Wesley Knight is a self-taught bespoke eyewear designer based in Nashville, Tennessee. Wesley was studying Philosophy through the Liberal Arts program at New College Franklin when he started designing his eponymous eyewear line in 2013. Taking inspiration from old-school, bespoke tailors, the idea was to offer eyewear clients something individually cut and molded to their face shape, needs and personal aesthetic. Oh, and did we mention Knight’s material of choice is water buffalo horn?
We recently spoke with Knight about his influences, design process, and future plans for to take water buffalo horn to the masses…
Describe your collection in five words or less.
Personas personified: timelessly, minimally, beautifully
What did you study in school? Is there any creative overlap that led you to design glasses?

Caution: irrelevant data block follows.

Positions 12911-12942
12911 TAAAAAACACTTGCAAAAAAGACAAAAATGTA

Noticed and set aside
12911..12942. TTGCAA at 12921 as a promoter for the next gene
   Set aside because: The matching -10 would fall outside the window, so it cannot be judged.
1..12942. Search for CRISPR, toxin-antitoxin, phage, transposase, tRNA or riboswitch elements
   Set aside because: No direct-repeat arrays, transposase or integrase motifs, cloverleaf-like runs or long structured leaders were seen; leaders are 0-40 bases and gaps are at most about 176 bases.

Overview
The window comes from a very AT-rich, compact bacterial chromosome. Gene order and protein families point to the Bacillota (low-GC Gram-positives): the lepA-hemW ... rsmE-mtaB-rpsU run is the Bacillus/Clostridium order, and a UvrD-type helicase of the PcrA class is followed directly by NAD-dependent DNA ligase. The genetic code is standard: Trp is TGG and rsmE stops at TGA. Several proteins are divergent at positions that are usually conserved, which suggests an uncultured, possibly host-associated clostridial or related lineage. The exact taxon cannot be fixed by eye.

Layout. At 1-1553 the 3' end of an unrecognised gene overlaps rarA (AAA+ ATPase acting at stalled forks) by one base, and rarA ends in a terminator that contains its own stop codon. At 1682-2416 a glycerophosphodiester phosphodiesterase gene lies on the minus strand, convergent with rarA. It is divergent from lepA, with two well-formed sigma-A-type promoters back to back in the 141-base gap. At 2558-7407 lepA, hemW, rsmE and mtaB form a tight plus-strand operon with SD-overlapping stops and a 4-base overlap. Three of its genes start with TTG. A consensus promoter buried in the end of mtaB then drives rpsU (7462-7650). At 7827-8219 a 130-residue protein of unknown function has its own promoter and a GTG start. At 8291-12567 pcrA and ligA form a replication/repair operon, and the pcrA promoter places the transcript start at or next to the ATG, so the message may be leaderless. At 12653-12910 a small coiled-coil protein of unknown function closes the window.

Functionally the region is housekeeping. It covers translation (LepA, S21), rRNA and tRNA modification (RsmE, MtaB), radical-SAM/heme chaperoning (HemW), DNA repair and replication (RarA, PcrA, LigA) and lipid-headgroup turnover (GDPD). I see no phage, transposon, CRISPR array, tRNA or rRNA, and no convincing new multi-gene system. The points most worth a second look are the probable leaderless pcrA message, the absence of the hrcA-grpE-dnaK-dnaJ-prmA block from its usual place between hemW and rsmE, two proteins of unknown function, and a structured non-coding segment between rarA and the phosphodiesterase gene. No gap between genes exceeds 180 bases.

I worked through Euclid’s Elements with hands on construction of his propositions. This trained my eye for proportion, line relationships, and ultimately designing. My designs are influenced by the totality of my education and how I was raised. One does not only create from the eye but also from what is in the heart.
What made you decide to start designing glasses?
I found my curiosity for making glasses after stumbling upon a pair of designer horn-rimmed glasses in GQ and finding a cow horn at the leather store. I thought, “I can make that.”
Does being based in Nashville influence your designs?
Undoubtedly! Nashville is urban and rural, both of which inspire me.
Where do you find inspiration for your frames?